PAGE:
9:45: Eat breakfast, browse internet for story ideas, send emails, etc.

10: Pull together a short “This Day in History” post for Yahoo! Travel for Thursday. End up opting for the first motel opening on Dec. 12, 1925 in San Luis Obispo. Read up, write.

10:55: Waste some time on the internet.

11:10: Realize if I want to shower before my 11:30 call I should do that. Shower, put on actual clothes for the first time in days — jeans + t-shirt.

11:20: Get a text message from a friend telling me there was a bank robbery at the bank down the street. I am such a terrible news reporter that I had no idea. The TV says the robber was shot by police and all the streets are closed. Guess I’m not going to the mall afterall.

11:30: Call with founder and editorial manager to talk about RootsRated, for which I’m supplying San Francisco Bay Area coverage. It’s live now, but there’s still little kinks to work out and plans to make for January.

12 to 1: Not totally sure what I do for an hour. In theory, I work on a story about food technology. Really, I do stuff. Lots of reading online and sending emails and Googling. Write a blog post. I become convinced that I don’t have a firm enough grasp on the of-the-moment internet and must create a more complete daily news round-up of things to read. HOW AM I EVER GOING TO BE SUCCESSFUL IF I CAN’T DO THE INTERNET!

Realize the 4 p.m. yoga class down the block that I wanted to take is cancelled. Decide this means I should definitely go get sushi in the evening instead.

Decide I don’t care about the internet.

1: Aw, shit, I really do have to write that post for Bay Area Bites about food delivery technologies. Write. Get massively sidetracked looking up apps that will deliver food from restaurants for you, so that I could just have sushi delivered to me and never have to leave the house. But, stupid apps don’t cover Marin County very well.

3:15: Send piece to editor. Get email about motel story going on homepage, but they need more photos. Look for public domain photos, which is very, very challenging.

3:50: Bundle up and deck out my bike with the two working bike lights we have. Bike over the hill.

4:20: Talk to the owner of Marin Running Co for a bit.

4:30: Hang out at the San Anselmo Library. Pick up Beautiful Creatures. Read.

5:15: Sushi!! (I don’t care if everyone thinks Sushi Ran is so much more prestigious and fancy, Sushi 69 is the best. THE BEST.)

6: Bike home. It is so cold. So cold. My fingers hurt.

6:30: Oh shit, how did I get this cold. It’s not even that cold out and I’m wearing so many clothes. How am I ever going to train on my bike over the winter? This is ridiculous. No person could ever bike in 40 degrees. It is not possible. Bundle up and drape myself in a Snuggie to sit on the couch and read.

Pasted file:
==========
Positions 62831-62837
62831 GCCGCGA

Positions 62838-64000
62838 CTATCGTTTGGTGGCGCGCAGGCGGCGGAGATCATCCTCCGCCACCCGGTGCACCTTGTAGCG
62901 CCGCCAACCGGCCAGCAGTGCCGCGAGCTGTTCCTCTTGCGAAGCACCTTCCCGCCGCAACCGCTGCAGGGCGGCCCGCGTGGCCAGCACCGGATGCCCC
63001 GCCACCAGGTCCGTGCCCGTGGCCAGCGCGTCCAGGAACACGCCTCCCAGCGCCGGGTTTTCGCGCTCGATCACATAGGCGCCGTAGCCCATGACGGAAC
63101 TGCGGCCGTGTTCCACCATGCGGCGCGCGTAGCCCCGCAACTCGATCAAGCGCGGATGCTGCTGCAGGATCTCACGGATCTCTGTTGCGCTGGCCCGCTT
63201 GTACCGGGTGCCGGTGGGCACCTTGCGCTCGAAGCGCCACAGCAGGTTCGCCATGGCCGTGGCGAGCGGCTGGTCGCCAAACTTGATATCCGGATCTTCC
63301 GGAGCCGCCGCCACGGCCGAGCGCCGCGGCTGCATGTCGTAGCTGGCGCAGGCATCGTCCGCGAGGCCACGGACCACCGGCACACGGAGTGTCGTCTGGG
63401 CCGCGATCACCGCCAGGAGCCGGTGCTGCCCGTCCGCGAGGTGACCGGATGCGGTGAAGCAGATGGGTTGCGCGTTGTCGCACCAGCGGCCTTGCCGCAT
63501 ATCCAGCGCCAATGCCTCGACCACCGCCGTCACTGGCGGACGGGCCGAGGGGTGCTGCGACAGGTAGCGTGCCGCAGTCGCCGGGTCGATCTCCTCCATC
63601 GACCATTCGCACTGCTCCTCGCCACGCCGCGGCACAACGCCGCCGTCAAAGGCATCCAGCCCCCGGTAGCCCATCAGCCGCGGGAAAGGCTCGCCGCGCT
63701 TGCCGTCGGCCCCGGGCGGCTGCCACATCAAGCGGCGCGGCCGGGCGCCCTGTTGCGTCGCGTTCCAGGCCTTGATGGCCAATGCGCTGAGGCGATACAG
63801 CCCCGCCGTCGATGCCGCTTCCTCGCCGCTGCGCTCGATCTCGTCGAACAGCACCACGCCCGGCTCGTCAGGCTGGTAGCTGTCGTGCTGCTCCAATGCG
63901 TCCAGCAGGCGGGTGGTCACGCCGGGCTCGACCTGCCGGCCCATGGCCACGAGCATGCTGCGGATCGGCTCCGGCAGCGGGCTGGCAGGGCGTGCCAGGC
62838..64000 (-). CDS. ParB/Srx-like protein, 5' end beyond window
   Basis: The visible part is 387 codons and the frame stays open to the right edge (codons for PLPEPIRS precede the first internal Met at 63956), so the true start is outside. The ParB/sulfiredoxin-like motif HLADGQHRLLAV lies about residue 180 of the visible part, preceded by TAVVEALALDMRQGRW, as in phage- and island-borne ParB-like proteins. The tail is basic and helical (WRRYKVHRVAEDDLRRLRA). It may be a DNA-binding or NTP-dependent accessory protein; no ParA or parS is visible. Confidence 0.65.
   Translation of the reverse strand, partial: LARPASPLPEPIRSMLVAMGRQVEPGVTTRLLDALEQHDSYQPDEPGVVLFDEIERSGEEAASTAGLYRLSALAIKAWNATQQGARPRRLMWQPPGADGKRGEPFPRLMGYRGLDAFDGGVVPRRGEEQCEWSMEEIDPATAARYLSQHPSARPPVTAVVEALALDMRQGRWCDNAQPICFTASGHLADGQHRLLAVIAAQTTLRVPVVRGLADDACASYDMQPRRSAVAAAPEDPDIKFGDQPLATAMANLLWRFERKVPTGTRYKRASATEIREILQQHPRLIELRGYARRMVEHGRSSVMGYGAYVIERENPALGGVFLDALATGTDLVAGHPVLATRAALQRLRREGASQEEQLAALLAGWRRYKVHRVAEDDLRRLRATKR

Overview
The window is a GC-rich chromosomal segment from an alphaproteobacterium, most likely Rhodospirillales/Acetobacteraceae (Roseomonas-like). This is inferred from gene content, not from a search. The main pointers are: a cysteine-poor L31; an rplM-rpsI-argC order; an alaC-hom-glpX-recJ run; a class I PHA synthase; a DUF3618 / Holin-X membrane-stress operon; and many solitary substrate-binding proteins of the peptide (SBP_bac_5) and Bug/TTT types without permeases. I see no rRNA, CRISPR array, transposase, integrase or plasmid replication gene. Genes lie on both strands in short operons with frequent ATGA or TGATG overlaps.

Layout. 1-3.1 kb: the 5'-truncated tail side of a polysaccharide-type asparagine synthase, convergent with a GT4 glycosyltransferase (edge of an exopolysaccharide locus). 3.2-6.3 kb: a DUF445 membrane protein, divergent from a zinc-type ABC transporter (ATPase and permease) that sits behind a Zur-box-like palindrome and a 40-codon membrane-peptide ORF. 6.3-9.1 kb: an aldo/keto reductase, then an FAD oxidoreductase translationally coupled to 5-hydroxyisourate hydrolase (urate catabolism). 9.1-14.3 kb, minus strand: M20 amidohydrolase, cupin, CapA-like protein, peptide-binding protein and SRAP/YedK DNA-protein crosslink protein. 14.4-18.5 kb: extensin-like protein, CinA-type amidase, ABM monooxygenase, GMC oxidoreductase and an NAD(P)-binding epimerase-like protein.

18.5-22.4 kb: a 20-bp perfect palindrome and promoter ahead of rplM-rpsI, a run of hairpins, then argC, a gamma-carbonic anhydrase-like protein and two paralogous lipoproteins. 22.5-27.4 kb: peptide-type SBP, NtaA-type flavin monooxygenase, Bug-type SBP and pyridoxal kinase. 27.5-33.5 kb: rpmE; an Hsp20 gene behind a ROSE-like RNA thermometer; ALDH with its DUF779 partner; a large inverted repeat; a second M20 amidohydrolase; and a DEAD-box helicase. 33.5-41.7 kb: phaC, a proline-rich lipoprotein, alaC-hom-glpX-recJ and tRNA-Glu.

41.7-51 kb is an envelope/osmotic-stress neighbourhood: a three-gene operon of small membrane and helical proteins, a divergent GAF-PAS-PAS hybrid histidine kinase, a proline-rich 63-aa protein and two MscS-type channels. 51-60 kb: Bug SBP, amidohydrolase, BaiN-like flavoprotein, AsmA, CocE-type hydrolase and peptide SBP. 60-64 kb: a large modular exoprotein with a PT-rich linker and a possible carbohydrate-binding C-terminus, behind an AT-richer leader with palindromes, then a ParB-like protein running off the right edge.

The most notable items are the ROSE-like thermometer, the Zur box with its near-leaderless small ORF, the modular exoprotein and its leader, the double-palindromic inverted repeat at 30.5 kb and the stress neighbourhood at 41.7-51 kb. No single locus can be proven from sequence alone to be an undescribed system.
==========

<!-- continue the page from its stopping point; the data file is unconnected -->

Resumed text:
7 to 10: Read, read some more. Watch some TV, eat the last of my cookies and play with Tupac.

10: Talk to Steve for a bit, who is still in Sac. Do a bit more work, send emails, make a list of numbers I need to call in the morning, put away some laundry. Browse the Competitor issue I picked up at the running store. They profiled Marin County as a running destination! Sweet. How did I miss this. Of course they told people to go to Sol Food, of course. EVERYONE goes to Sol Food. I am over Sol Food. Think about this for a bit.

11:15: Decide to get ready for bed.

11:30: Tupac shits all over the bathroom. Clean it up. Decide it can not be cleaned up to my satisfaction; throw the mat away.

11:50: Get in bed. Read some more.

12:30: Turn out the light.

As you can see, it was a super busy day.*

*Caveat: This is not typically how life is. And, yes, I do have bigger projects I could work on, but I’m ON A BREAK.

Why I Disappeared for a Few Days

Because I headed to LA to check out USC for grad school. Let’s all cross our fingers that I get into the program I want and get funding and that it magically makes everything amazing and I am suddenly a super awesome writer with book deals and magazine contracts and fabulousness.

Because, while I was in LA for 50 hours, I had dinner with a friend and lunch with another friend and stayed with a different friend. This makes me sound like I have a lot of friends. I don’t. I have like three.

Because all that made me very tired. I am actually still tired, despite sleeping until 10 a.m. both yesterday and today.

Because the fatigue is building so much that I can’t shake it out of my legs and am just dragging myself through runs. I bombed a hard workout on Thursday before I left, just bombed, couldn’t hold marathon pace off the bike and stopped, walked, turned around and jogged home. It’s been two weeks of dragging/jogging rut + bombing a race + sucking up one of my last half-dozen hard workouts before CIM. I am discouraged and not 100% sure what to do to turn it around besides rest and recover. (I am like 90% sure about what to do.)